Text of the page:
He had a wife and four kids
A lot of Dante’s work is devoted to Beatrice, a woman he met aged nine and who died young, sending the poet into deep grief. He wrote love sonnets dedicated to her perfection and in the Divine Comedy, it’s Beatrice in angel form who guides him through Paradise and to God.
It all sounds pretty romantic – until you discover he had a wife and four kids back home, who were probably not best pleased at the fact they don’t get so much as a mention in his famous epic. Dante married Gemma Donati after being betrothed to her at the age of 12, and they had four children together: Jacopo, Pietro, Giovanni, and Antonia, who later became a nun, coincidentally adopting the name Sister Beatrice.
He was a physician, politician and soldier
Dante in a painting by Raphael. Photo: Wikicommons
Thought all Dante did was sit around writing poetry? Think again – Dante actually led a very active life. He trained as a physicist and joined the guild of apothecaries, though he only did this to further his political career. Dante held various public offices throughout his time in Florence, and fought in the Battle of Campaldino against Arezzo.
He was given a death sentence and only pardoned in 2008
Dante lived in a time when his hometown, Florence, was going through political turmoil and in-fighting. When a rival faction gained control of the city, they exiled the poor guy from his hometown for barratry, which Dante insisted was just a cover-up for political persecution. All his properties were confiscated and he was issued with a sentence of being burnt at the stake if he ever returned.
It wasn’t until 2008 that Florence’s city council decided it was time to let it go, and they passed a motion officially pardoning their most famous resident.
His bones went missing for centuries
The spot where Dante's bones rested during the Second World War. Photo: The Local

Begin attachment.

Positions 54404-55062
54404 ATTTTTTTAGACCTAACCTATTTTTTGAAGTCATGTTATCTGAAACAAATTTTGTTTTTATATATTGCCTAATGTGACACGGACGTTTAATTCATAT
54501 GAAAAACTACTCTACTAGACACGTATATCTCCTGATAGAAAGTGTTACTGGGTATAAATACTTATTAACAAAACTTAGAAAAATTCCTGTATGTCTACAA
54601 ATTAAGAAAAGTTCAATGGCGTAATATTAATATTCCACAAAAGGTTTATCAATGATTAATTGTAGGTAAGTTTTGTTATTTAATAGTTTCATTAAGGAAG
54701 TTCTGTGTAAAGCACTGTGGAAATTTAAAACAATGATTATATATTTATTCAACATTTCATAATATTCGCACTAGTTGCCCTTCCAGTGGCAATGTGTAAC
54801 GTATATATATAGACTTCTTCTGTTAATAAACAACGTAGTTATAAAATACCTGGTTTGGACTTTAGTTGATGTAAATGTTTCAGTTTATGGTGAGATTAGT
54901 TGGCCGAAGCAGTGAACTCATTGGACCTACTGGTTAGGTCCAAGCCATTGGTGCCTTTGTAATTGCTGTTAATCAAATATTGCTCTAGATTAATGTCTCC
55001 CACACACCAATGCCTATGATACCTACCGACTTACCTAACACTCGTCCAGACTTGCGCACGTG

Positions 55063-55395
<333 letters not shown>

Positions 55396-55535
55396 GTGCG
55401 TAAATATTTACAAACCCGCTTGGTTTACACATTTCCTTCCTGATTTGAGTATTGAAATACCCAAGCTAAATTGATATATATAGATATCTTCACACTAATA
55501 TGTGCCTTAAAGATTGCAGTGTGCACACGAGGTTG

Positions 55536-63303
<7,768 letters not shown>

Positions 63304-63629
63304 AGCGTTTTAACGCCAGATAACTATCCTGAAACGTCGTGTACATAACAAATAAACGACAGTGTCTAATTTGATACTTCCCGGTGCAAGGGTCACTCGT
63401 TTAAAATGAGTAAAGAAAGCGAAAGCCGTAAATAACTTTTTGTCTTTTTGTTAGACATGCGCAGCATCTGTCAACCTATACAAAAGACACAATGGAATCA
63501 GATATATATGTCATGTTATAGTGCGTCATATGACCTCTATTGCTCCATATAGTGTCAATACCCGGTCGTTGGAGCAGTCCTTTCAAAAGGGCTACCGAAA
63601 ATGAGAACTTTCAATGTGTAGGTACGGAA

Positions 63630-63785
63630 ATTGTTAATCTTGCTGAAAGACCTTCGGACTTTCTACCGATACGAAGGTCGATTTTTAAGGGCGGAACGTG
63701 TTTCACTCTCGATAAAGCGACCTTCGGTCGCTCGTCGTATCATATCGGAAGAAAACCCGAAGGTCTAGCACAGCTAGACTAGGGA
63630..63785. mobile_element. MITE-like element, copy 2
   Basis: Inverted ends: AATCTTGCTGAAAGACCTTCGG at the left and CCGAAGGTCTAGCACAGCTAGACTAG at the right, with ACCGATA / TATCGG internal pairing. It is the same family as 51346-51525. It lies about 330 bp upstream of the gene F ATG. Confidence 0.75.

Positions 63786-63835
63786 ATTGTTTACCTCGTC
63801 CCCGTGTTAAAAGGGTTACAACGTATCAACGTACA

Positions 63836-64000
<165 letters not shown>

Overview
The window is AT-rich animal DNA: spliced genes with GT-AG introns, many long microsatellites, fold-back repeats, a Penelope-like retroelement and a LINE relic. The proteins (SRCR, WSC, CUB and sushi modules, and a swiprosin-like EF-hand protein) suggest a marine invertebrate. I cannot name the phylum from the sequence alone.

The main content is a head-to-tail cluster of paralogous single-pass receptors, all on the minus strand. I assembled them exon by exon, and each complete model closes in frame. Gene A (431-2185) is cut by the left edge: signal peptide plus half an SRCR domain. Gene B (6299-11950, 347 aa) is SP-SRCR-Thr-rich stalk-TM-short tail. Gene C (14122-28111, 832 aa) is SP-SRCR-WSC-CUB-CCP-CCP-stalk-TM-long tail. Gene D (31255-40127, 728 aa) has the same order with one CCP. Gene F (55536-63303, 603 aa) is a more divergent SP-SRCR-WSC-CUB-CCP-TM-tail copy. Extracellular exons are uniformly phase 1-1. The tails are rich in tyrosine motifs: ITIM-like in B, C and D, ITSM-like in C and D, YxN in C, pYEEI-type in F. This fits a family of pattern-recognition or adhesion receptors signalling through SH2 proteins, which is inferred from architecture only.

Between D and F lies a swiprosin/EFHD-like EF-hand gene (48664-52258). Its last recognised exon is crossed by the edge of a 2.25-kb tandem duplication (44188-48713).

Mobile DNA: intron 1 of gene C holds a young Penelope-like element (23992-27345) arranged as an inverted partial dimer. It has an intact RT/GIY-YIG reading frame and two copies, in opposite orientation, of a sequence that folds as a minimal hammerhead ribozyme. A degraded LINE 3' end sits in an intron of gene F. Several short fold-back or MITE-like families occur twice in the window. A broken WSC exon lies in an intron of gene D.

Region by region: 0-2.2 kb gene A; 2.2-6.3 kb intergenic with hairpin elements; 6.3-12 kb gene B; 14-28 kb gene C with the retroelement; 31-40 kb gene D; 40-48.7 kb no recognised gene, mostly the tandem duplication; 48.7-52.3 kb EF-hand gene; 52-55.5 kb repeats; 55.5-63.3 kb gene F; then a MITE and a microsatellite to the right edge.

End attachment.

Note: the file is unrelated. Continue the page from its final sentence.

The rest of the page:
Dante was still in exile when he died of malaria, and was buried at a church in Ravenna, where he had been living at the time. Florence later decided they wanted to bury Dante in their own city, where they built him a spectacular tomb. Michelangelo and even Pope Leo X campaigned for the poet’s remains to be returned to his hometown, but the sneaky Ravenna monks simply sent an empty coffin, having found a hiding place in a cloister wall for Dante’s bones. These were not discovered until 1865 by accident during construction works, and were re-buried in the Ravenna mausoleum – though they were moved during the Second World War out of fear the tomb would get damaged in the bombing.
Dante had a great memory
There’s a spot in Florence, currently marked by a plaque, where Dante supposedly liked to sit and write his love poems about Beatrice while watching the construction of the Duomo. According to anecdote, he was once asked by a passerby what he ate for breakfast. “Eggs,” replied Dante.
A year later, the same man walked past Dante again, sitting on his favourite rock, and tested the poet’s already notorious memory. “How?” asked the man, to which Dante quickly responded: “With salt.”
And he was famous for telling the truth
Yes, that’s the same Dante who swears several times that his journey through the afterlife literally took place. Truth is a big theme in his Divine Comedy and he repeatedly begs his readers to believe him, most notably right before he and the dead Roman poet Virgil jump on the back of a half-man, half-snake monster, which dutifully carries them down to the eighth circle of hell.